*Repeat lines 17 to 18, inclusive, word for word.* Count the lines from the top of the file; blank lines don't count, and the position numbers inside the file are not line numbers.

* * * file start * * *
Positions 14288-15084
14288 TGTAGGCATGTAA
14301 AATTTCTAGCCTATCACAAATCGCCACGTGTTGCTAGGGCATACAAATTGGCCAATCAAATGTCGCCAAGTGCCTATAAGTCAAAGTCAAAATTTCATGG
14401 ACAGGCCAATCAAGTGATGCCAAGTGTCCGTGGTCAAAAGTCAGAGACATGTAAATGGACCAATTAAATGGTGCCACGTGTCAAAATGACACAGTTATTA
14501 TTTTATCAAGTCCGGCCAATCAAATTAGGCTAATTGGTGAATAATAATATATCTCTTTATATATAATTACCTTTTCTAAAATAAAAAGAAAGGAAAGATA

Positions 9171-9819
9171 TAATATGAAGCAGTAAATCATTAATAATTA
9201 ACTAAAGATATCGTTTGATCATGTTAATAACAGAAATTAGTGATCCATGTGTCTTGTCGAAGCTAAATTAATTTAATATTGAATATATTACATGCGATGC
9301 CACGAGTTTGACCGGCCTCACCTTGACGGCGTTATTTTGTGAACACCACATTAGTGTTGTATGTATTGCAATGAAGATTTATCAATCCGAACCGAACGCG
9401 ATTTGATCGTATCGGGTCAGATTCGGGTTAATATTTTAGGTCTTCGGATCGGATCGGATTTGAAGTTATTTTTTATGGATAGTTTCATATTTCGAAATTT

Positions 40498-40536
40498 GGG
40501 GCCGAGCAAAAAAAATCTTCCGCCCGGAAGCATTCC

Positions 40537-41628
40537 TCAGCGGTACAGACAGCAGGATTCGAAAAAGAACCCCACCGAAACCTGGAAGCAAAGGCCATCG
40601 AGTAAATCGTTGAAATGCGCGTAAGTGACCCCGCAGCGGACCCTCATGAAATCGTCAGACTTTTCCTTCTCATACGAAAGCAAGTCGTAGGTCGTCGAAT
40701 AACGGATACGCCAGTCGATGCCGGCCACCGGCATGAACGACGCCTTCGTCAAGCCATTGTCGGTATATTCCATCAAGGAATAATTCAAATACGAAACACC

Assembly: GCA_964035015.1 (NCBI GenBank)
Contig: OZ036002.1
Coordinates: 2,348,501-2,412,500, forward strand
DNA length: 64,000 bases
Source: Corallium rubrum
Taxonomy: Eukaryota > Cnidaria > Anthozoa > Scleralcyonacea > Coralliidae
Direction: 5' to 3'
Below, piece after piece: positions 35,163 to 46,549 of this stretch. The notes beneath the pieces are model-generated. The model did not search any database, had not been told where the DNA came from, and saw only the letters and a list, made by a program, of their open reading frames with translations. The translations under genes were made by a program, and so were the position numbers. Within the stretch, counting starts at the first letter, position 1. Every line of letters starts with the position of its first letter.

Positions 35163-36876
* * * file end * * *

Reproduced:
40701 AACGGATACGCCAGTCGATGCCGGCCACCGGCATGAACGACGCCTTCGTCAAGCCATTGTCGGTATATTCCATCAAGGAATAATTCAAATACGAAACACC

Assembly: GCA_964035015.1 (NCBI GenBank)